Our masters graduates are equipped to enter a varied range of careers, including:
- English language teaching
- working in higher education
- business and finance
- the charity sector
- local and national government
- PhD study
Applied Linguistics graduates
Assistant Professor, English Language Centre, Umm Al-Qura University, Saudi Arabia
The MA course was really interesting and opened many doors for me. The courses on theories of language acquisition and their application to the language teaching context were particularly useful. They helped to prepare me not only for the PhD programme I pursued, but more importantly for the role I am performing now as an assistant professor in an English Language Centre.
The MA year was also an opportunity to meet people from all over the world with similar interests and to make new friends. It was an enjoyable and valuable experience which I will never ever forget.
English teacher, Kazakhstan
In my MA course I had a unique chance to discover research methods in applied linguistics, to learn the importance of vocabulary knowledge and to research vocabulary demands of TV programmes. Thanks to Ana Pellicer-Sánchez I revealed the significance of intercultural communication competence as a component of language knowledge.
I am currently applying the skills acquired during my masters course. Students research corpus data to find out word collocations and negotiate word meaning to develop speaking skills. I am about to apply the findings of my dissertation research and use television programmes in the classroom.
PhD student and Research Assistant
After finishing the MA in Applied Linguistics, I stayed at Nottingham to start my PhD course. I am also a Research Assistant at the Centre for Research in Applied Linguistics, where I help with some work on current research projects.
During the MA year I was able to consolidate my knowledge of the field and understand viewpoints that differed from those of my undergraduate institution. The MA further allowed me to plan my PhD proposal and carry out small trial studies for the PhD in my MA projects. I was lucky to gather some experience as a member of the organizing team for an international conference hosted by the Centre for Research in Applied Linguistics during the MA and thus meet many important people from my research field.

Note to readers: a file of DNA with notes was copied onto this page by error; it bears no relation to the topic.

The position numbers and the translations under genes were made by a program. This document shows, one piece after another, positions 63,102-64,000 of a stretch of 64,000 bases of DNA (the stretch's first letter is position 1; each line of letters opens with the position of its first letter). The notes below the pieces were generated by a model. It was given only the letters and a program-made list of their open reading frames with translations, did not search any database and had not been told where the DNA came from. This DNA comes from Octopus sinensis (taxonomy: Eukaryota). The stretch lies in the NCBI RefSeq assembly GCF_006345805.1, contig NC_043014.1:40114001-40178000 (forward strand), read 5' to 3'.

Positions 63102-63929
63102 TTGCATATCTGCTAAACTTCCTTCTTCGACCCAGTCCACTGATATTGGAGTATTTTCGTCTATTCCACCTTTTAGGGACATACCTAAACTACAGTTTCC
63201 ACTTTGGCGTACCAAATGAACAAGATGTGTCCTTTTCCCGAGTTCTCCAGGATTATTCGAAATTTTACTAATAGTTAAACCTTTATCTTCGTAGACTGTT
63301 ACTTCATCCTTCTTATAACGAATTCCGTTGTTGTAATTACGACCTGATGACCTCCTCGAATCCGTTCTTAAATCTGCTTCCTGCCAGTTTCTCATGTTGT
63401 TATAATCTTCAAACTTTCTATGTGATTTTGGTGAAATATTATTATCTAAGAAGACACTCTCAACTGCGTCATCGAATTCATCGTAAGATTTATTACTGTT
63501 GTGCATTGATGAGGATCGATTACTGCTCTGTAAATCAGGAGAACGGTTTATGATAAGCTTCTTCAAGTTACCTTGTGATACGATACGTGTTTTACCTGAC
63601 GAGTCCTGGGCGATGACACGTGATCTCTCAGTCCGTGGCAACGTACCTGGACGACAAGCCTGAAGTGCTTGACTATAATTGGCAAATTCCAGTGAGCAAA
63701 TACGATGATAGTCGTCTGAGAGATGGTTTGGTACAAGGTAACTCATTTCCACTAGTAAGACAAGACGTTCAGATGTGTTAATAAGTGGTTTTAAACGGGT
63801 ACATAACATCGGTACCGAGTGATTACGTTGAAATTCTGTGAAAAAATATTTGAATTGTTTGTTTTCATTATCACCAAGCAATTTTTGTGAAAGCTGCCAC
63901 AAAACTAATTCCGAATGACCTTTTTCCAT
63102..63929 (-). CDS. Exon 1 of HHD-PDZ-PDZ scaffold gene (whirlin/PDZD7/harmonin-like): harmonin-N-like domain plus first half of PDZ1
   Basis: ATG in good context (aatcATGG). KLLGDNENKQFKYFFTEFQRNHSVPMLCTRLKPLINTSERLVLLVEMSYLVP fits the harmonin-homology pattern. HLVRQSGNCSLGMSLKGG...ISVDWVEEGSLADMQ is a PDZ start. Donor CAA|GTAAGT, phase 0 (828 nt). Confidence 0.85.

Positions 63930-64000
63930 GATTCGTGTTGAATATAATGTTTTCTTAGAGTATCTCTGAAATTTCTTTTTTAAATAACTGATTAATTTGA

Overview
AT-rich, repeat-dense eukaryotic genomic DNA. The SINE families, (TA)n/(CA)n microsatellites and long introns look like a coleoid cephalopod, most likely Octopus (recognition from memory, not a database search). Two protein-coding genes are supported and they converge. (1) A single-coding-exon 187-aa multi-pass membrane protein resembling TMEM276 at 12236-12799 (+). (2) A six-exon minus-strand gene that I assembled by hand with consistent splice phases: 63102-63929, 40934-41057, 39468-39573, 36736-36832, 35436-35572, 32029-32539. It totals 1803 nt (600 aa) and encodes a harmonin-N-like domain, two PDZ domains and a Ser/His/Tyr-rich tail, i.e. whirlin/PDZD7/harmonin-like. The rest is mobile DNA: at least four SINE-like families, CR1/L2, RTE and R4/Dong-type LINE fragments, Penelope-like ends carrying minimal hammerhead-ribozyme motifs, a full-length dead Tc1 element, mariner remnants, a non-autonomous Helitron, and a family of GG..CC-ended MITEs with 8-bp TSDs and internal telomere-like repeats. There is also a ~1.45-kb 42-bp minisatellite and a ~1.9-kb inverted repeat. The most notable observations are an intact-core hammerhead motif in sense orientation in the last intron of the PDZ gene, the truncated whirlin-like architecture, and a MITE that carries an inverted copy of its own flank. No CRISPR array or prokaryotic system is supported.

Creative Writing graduates
I loved my time at Nottingham, and the high quality tuition I received definitely lifted my writing to a level that got it noticed by agents and editors, and was the stepping off point for my career as a published author.
The MA really did what it said on the tin: it made me understand the internal workings of fiction and, without doubt, made me a better writer.
Project Manager for an e-learning company
One of the things I have enjoyed the most about studying a Masters is the independence it bestows on you. Also, each week in the writing workshops we would take it in turns to write a creative piece and then read and review each other's work. Although daunting at first, the atmosphere was very supportive and it encouraged you to view things from a different perspective and to gain confidence in your work.
Having an English Masters provides lots of transferable skills and demonstrates that you are hardworking and keen to learn more.
English Literature graduates